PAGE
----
Getting in your face – it’s a sensitive issue

By Ray O'Reilly

Do you breed people like Nick Cave, or do they grow organically? Some adults and children are just more in tune with their surroundings.

10 December 2009

Let's face it, some people are crap at reading body language. They get in your face, keep asking uncomfortable questions, and basically ignore your subtle, probably subconscious efforts to shut them down. Do they learn to be ignorant of these signals or is it something more hardwired?

My suspicion is you learn some of the basics in childhood – you know when dad is bloody furious and your mum is exhausted answering your questions – but the really refined observations seem to be the reserve of a few more sensitive souls.

I have two boys who are under five years old. Both are bright kids and both are building a good of their surroundings – even basics like road sense are related here. But one of the boys seems more attuned to people, more aware of their so-called micro-gestures. The other, although younger, shows less of this sort of intuitiveness exhibited by his brother at the same age, or he's more focused on the content of the information he takes in than the delivery man.

I'll give you an example of the elder's insights. A while back I was reading The WORD magazine which ran a feature on Nick Cave. The article included a large face shot of the Bad Seeds front man. To an adult who can read the text and understand the context – the main point is Cave has just published his second book called The death of Bunny Munro which is quite typically dark – the shot does appear menacing. But to children, it's a man with no history – they don't know about his reportedly drug-fuelled, rock ‘n' roll lifestyle or his deeper poetic nature – it's just a picture.

So what does the picture say to a child?

Looking over my shoulder while I was reading the story, my boy says to me: “Why is he angry?”

I didn't answer straight away – because we were supposed to be having ‘quiet time' – but in the meantime he corrected himself (this is a true story) and added: “I mean, why is he thinking so much about things?”

Jesus, what a cracker! He was bang on. At first, the photo gives an angryish aura (the heavy furrows in Cave's brow dominate), but on closer inspection, and with the use of shadowy light, it means to explore the more pensive aspects of his nature. He is looking leftward but facing more or less front on. His eyebrows are curving only slightly downward, he has a don't-mess-with-me moustache but it's neat enough to say that I'm not really that wild. His bright blue eyes are more fiery than fury.

The caption to the picture (something my son could not read) says, “Cave ponders the male condition –‘a half-dead blob somewhere between a human and an ape'.” There you have it.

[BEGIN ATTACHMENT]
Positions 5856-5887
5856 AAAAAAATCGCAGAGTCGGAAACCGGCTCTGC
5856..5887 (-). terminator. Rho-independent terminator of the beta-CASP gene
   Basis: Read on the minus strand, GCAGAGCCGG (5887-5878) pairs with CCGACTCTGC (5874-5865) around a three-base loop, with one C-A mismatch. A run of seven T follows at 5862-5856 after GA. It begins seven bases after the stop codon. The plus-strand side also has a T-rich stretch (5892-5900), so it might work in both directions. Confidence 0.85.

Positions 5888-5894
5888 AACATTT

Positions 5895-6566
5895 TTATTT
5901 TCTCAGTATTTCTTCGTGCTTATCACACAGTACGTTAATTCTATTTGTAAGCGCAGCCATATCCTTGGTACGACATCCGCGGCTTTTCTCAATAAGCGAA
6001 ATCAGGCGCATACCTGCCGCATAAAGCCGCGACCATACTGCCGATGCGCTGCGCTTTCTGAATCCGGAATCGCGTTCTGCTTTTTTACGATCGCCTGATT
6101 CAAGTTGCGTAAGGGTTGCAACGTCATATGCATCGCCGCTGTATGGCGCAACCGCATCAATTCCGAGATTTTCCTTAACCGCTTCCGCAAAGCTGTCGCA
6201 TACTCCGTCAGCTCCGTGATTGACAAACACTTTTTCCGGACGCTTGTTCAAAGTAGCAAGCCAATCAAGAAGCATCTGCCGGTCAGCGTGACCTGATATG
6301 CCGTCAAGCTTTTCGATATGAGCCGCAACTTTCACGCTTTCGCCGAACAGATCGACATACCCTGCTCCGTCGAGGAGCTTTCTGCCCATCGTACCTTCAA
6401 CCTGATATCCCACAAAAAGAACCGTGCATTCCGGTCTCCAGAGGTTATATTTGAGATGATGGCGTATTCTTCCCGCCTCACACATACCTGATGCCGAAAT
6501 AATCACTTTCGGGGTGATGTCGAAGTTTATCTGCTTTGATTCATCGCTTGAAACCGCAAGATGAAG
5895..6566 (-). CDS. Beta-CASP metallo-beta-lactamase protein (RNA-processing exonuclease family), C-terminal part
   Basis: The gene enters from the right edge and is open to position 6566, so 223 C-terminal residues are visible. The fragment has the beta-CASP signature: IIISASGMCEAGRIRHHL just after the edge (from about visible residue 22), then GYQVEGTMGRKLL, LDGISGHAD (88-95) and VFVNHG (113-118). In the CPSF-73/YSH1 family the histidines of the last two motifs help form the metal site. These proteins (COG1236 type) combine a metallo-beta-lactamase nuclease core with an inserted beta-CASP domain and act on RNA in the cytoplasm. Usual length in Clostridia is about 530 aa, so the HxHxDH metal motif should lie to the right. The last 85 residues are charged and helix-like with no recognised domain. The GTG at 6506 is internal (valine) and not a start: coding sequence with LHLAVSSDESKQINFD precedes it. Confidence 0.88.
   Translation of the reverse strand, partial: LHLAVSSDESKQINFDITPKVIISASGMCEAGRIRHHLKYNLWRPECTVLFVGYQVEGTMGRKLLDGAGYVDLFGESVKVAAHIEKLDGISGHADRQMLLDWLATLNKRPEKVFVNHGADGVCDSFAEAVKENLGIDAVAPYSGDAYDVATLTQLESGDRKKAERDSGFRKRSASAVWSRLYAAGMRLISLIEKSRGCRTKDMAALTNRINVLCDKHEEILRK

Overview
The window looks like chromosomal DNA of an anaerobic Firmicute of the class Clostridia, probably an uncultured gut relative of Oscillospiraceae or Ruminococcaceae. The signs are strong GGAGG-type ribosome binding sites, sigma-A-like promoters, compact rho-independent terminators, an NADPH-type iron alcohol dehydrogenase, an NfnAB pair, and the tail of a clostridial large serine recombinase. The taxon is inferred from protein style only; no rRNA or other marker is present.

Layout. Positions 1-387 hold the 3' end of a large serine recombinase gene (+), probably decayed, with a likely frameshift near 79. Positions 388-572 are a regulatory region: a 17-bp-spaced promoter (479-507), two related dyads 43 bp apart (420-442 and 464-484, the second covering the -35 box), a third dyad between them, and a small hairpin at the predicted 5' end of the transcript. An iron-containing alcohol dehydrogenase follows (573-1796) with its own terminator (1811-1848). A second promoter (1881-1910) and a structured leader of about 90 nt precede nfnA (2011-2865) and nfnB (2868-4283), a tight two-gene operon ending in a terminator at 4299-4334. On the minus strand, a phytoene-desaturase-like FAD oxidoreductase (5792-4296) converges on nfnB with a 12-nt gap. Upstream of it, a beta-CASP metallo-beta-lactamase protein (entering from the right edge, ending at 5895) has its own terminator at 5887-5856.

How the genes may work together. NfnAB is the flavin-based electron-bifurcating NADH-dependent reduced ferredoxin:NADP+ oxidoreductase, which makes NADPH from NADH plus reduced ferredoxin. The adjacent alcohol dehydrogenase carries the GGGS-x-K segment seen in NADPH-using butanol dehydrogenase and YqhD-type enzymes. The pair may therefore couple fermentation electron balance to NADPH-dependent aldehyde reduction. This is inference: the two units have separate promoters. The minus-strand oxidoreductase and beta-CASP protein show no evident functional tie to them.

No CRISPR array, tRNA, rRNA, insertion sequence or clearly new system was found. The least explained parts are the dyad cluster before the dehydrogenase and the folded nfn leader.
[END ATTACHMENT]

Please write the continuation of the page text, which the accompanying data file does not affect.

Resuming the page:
I told my son that he was right, that Mr Cave has a lot on his mind, that he is a creative person who needs to think about things more than most. I said he probably isn't angry but is trying to find answers to some questions people keep asking him. My son nodded, and accepted this explanation. It's important not to disabuse children when their instincts dish up new insights. The same goes when he asks “what were you and mummy just arguing about”. In this case, though, I do tend to embellish, because I don't like the truth myself.

So, my gut feeling is, like you get people who have ‘super-sensitive' noses that smell a fart 50m away, others are super-sensitive face readers,  the  people watchers of the world, the pure ‘paralinguists' on the planet.

Super-sensitive adults probably learn to conceal their observations out of necessity, because it makes others uncomfortable, and maybe it's easier not to see some things just to cope with the human condition. But in the case of kids, they're not likely to be that conscious yet, so giving expression to what they are seeing is just a learning process. And some are clearly better at it than others.  I'll be watching theses developments in my own two boys most keenly, especially as I've promised my electric guitar to the eldest if he learns to play properly.

Mmm, now it's time for me to ponder after finishing Caves new book…  Do I really want something like that in my life?

You betcha.  Better too sensitive and creative than being pig ignorant and getting in people's face without even knowing it!

A version of this article first appeared in (A)Way magazine. It is republished here with the author's permission. © Copyright Ray O'Reilly.


  • Ray O'Reilly

    Ray O'Reilly writes like he thinks… between the lines. Formerly a columnist for (A)WAY, an English-language magazine in , today Ray focuses on script-writing projects, blogging and avoiding parties.

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